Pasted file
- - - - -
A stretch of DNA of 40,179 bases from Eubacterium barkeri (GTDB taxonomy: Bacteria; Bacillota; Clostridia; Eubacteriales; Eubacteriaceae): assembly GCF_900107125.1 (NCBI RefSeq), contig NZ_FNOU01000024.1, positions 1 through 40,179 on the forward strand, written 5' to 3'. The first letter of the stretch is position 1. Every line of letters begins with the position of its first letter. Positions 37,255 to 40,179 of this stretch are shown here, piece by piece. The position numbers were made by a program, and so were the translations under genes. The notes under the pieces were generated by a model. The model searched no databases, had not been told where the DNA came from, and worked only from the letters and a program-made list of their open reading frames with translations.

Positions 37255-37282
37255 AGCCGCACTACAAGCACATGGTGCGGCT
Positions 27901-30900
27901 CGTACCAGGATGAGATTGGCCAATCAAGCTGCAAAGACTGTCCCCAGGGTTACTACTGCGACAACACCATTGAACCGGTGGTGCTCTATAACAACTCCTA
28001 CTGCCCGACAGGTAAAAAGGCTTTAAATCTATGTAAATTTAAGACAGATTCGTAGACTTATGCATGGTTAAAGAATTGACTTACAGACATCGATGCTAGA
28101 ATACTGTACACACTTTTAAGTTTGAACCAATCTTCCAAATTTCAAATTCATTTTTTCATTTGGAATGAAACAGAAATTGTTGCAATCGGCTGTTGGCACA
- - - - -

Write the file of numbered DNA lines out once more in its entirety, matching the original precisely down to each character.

A stretch of DNA of 40,179 bases from Eubacterium barkeri (GTDB taxonomy: Bacteria; Bacillota; Clostridia; Eubacteriales; Eubacteriaceae): assembly GCF_900107125.1 (NCBI RefSeq), contig NZ_FNOU01000024.1, positions 1 through 40,179 on the forward strand, written 5' to 3'. The first letter of the stretch is position 1. Every line of letters begins with the position of its first letter. Positions 37,255 to 40,179 of this stretch are shown here, piece by piece. The position numbers were made by a program, and so were the translations under genes. The notes under the pieces were generated by a model. The model searched no databases, had not been told where the DNA came from, and worked only from the letters and a program-made list of their open reading frames with translations.

Positions 37255-37282
37255 AGCCGCACTACAAGCACATGGTGCGGCT
Positions 27901-30900
27901 CGTACCAGGATGAGATTGGCCAATCAAGCTGCAAAGACTGTCCCCAGGGTTACTACTGCGACAACACCATTGAACCGGTGGTGCTCTATAACAACTCCTA
28001 CTGCCCGACAGGTAAAAAGGCTTTAAATCTATGTAAATTTAAGACAGATTCGTAGACTTATGCATGGTTAAAGAATTGACTTACAGACATCGATGCTAGA
28101 ATACTGTACACACTTTTAAGTTTGAACCAATCTTCCAAATTTCAAATTCATTTTTTCATTTGGAATGAAACAGAAATTGTTGCAATCGGCTGTTGGCACA